We are planning a casual get-together to enjoy the practice of Tai Chi. Please plan on joining us—all levels of Tai Chi students are welcome, even if you’ve never done Tai Chi before!
Host Instructor: Sharon Mills
Eastern NC – Benson
Date: Saturday, April 27th
Location: Benson Singing Grove, 400 E Main St., Benson NC 27504
If you know how to do Tai Chi or just want to check it out, please come join us. This is free and open to all ages.
Host Instructor: Debra Cardone
Kate Lorig, developer of the Chronic Disease Self-Management suite of programs, recently blogged about her personal experience with chronic illness and about evidence-based programs. You can read it here (opens as a PDF document).
An excerpt from the beginning:
“Naming your condition did not change you. It does not define you, but it does change the way you and the world might think about you.”
— Quote from Kate Lorig’s blog post
Healthy Aging NC has a monthly bulletin, and you can find April’s news HERE.
Healthy Aging NC Initiative — Communications Specialist
Sydney began UNC Asheville in the Fall of 2018 as a sophomore. Her major is political science with a focus on American Government. She holds the Communications Specialist student employment position for the NC Center for Health and Wellness’s Healthy Aging NC Initiative.
Q: What are your job tasks with the Healthy Aging NC Initiative of the NC Center for Health and Wellness?
I have been co-leading a program called Walk With Ease—last semester I started to help coordinate the program and learned about it, now I am trained in it and am a facilitator. I do a lot of Facebook posts on the Healthy Aging NC page about aging and arthritis. I also have various tasks, it depends on the week—I have done some powerpoint development, some research, some data entry, and testimonials of past program participants and leaders.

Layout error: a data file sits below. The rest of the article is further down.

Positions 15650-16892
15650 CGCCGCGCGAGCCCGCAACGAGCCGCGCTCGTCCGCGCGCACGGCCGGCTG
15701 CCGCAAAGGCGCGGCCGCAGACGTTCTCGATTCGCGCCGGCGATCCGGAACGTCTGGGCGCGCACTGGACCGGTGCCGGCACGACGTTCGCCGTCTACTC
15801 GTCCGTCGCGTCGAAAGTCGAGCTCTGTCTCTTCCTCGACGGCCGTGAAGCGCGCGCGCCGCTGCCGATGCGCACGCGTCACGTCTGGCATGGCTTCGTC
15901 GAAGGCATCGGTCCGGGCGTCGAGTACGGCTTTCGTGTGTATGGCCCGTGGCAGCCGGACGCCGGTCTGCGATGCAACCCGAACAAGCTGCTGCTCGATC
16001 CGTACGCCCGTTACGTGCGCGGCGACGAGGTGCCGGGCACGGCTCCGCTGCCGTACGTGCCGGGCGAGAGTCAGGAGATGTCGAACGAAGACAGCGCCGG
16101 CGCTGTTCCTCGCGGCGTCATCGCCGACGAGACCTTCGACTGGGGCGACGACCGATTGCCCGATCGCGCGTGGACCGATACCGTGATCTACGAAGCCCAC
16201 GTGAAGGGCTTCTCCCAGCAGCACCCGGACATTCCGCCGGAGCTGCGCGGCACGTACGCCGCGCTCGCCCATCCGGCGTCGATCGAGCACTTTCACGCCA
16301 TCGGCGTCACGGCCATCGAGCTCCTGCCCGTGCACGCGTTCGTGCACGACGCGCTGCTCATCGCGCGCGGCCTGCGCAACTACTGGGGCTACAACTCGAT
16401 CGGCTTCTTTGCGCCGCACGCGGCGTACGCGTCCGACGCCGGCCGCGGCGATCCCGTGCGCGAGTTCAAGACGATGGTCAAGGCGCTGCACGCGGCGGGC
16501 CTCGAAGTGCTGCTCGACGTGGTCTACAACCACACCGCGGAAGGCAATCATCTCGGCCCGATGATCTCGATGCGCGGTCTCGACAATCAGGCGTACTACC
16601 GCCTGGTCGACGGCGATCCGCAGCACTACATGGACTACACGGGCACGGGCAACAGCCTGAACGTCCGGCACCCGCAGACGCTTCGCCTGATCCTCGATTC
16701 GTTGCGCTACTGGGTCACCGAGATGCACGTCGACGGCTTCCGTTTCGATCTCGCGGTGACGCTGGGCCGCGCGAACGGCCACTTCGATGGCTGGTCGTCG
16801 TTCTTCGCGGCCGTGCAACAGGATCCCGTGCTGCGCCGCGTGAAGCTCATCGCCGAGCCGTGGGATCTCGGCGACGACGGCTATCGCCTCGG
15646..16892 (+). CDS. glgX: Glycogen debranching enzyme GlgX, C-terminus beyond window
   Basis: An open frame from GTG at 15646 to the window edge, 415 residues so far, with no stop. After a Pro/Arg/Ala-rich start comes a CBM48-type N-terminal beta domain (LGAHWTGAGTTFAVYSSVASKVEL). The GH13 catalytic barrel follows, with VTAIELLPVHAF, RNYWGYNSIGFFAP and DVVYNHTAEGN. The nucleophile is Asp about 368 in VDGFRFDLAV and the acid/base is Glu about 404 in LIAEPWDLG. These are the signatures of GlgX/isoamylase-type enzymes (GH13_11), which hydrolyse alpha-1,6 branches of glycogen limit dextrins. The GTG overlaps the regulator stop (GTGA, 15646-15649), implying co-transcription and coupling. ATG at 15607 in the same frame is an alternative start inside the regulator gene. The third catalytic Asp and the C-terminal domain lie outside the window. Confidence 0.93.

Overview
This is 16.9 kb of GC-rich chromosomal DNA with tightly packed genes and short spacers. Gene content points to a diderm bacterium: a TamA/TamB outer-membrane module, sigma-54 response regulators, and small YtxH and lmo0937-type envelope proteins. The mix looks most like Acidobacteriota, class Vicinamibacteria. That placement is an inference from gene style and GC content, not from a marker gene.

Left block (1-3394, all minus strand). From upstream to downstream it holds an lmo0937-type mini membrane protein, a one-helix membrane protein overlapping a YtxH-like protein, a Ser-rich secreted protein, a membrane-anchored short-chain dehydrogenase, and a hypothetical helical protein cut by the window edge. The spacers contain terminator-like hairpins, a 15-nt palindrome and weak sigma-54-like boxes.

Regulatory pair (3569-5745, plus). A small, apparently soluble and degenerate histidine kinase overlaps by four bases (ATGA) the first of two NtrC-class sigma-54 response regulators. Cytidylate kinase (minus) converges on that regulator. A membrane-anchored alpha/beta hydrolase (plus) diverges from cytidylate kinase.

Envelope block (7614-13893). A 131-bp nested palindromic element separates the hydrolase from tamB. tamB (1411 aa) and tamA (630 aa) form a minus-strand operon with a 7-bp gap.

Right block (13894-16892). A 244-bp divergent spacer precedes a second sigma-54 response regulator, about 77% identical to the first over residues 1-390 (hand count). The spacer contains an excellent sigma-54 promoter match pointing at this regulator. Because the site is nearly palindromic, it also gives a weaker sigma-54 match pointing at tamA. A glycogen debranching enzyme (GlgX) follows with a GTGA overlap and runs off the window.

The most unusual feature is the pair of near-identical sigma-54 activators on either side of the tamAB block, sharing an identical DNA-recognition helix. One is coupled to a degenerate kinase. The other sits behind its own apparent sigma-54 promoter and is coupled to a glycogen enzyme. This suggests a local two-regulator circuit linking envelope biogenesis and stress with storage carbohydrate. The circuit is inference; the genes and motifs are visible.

Q: Why do you think this job and the Healthy Aging NC Initiative is important?
The Healthy Aging NC Initiative offers things that work and are effective. There are programs that are evidence-based and help people feel better. I am learning about myself and my own chronic illnesses while learning about these programs. Even doing Walk With Ease has been hard for me, walking can be a struggle for me. I thought I would have trouble relating to older adults as a college student. But going through my own experiences, it has given me an appreciation of what we are doing.
Q: Did you hold any stereotypes about working with older adults? Has that changed at all?
I did hold some stigmas that I think a lot of people my age have. You worry that older adults will look down on you because you are young. I even thought that they may be rude and crotchety, but I have not had that experience. Everyone has been respectful and receptive to what I have to say during Walk With Ease and my other communications.
Q: How does this job pertain to your future?
Part of what I care about going into the Political Science field is health care. Being someone who struggles with chronic illnesses myself, I would like to help in initiating some form of truly affordable healthcare for all Americans. Everyone deserves the right to get the help they need and when you’re sick the last thing you need to worry about is how you’re going to pay your medical bill.
Congratulations to the High Country Area Agency on Aging for winning honorable mention in the National Council on Aging Falls Free® photo contest. With over 100 entries submitted, we are proud to have a photo from our network among the winners. An announcement with all the winning entries will be shared by NCOA next week.
Being physically active is one of the most important things that people of all ages can do to improve their health. The latest edition of the Department of Health and Human Services “Physical Activity Guidelines for Americans” is clear: physical activity promotes growth and development and can make people feel better, function better, sleep better and reduce the risk of chronic diseases. Health benefits start immediately after exercising, and even short episodes of physical activity are good for you. Even better, research shows that just about everyone benefits: men and women, people living with a chronic condition or disability, young children and older adults. The key guidelines for older adults focus mainly on two types of activity—aerobic and muscle-strengthening and an entire chapterfocuses on older adults beginning on page 66. Check out all of the information athttps://health.gov/